11.40am-12.10pm Panel: Reboot Europe with AI – How to promote European competitiveness and sovereignty?
Facilitator Pekka Sivonen, Head of Finnish Liaison office on EU Research and Innovation in Brussels, Business Finland
Barry O´Sullivan, Marina Bill and Antti Vasara, President & CEO of VTT Ltd (Technical Research Centre of Finland), Dr. Petri Myllymäki, Vice-Director of FCAI, professor of Artificial Intelligence and Machine Learning at the Department of Computer Science of University of Helsinki, Finland, and the Director of the Helsinki Institute for Information Technology (HIIT), FCAI and Jussi Herlin, Vice Chairman of the Board, KONE Corporation.
12.10-1pm Lunch & Robot Uprising Takeover
1.00-1.45pm Finnish AI: AI Governance
1.00-1.10pm Ilkka Niemelä, President of Aalto University, Finland
1.10-1.20pm Socially Responsible Knowledge Management - Comprehension Management
Henrikki Salo-Pöntinen, Doctoral Researcher in Cognitive science, Faculty of Information Technology, University of Jyväskylä.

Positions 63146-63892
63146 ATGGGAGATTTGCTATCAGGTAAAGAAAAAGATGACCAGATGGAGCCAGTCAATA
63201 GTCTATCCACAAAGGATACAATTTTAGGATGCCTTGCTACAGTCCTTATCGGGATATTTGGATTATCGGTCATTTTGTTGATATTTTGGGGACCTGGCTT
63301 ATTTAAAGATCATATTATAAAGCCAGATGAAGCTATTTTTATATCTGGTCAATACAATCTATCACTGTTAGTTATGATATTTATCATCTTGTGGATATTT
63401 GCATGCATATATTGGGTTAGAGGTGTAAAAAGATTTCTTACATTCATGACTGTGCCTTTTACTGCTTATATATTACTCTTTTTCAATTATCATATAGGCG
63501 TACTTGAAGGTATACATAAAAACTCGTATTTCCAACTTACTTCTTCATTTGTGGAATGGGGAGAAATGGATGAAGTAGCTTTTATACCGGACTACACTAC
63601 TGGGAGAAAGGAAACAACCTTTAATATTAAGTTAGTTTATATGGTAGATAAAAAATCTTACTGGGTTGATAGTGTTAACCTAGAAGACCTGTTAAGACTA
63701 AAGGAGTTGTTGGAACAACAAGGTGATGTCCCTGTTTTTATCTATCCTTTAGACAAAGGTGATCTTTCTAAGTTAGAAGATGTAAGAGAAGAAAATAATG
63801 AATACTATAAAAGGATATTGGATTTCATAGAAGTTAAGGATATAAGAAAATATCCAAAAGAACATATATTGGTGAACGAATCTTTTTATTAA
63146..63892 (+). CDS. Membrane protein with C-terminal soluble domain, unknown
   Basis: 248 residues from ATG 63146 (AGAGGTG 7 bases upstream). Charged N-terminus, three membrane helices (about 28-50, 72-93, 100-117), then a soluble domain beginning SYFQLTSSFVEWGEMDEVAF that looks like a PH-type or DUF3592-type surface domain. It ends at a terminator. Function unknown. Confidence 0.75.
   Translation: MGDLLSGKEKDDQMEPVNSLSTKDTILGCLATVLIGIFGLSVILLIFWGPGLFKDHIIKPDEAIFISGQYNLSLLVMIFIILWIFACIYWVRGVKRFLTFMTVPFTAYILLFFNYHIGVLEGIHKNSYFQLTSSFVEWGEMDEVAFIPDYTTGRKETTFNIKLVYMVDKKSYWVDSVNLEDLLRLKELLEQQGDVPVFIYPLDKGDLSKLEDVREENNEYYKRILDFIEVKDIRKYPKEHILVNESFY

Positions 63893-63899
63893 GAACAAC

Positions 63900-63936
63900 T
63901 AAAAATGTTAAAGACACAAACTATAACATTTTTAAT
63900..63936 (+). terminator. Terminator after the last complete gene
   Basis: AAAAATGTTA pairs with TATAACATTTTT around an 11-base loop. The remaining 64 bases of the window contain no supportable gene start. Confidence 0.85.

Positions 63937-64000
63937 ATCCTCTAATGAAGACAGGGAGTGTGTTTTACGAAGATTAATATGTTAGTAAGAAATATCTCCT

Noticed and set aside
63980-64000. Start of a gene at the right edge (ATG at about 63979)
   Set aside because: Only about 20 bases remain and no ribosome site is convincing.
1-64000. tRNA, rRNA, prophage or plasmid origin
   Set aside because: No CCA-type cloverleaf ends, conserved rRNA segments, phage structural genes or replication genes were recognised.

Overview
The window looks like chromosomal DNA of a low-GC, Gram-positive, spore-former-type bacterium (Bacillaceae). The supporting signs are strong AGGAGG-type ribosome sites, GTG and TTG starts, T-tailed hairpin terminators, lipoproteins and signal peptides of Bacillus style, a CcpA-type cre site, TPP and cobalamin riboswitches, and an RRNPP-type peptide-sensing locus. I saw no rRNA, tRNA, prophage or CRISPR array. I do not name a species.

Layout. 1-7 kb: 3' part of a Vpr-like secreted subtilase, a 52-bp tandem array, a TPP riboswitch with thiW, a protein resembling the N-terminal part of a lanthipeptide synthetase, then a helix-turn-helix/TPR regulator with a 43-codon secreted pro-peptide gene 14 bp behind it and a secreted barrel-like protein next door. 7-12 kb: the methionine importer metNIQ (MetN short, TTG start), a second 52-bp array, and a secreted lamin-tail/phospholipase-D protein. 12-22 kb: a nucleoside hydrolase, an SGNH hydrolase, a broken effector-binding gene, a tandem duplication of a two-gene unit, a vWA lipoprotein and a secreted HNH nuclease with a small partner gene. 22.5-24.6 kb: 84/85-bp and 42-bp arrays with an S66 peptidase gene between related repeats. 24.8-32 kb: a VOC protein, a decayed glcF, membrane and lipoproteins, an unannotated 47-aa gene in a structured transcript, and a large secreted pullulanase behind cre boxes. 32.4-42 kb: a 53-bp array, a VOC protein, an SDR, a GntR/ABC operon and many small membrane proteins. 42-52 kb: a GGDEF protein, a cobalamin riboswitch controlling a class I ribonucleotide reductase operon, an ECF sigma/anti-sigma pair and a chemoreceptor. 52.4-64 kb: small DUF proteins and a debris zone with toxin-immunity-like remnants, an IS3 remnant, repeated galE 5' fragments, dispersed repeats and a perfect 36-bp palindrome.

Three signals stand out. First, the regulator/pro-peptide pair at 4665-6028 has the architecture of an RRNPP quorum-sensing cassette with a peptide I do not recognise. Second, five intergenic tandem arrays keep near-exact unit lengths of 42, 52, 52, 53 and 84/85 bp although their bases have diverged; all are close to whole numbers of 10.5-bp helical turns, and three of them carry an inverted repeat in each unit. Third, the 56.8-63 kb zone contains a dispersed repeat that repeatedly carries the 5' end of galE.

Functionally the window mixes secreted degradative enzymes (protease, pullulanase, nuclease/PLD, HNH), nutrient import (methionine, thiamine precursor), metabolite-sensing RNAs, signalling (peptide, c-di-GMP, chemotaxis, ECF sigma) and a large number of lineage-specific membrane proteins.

1.20-1.30pm Operationalising AI governance with technology
Meeri Haataja, CEO, Co-Founder, Saidot Ltd
1.30-1.45pm From Ethical Principles to Governed AI
Matti Mäntymäki, University of Turku
Antti Myllymäki, Head of AI at OP financial group, OP
2.00-3.05pm Finnish AI: 6G, Space tech and Quantum
2.00-2.25pm 6G & AI
Machine Learning for 5G and 6G wireless systems
Dr. Mikko Honkala, Research Group Leader, Machine Learning, Nokia Bell Labs
Susanna Pirttikangas, Research Director at University of Oulu
2.25-2.50pm Spacetech & AI
Pekka Laurila, CSO, Co-founder, ICEYE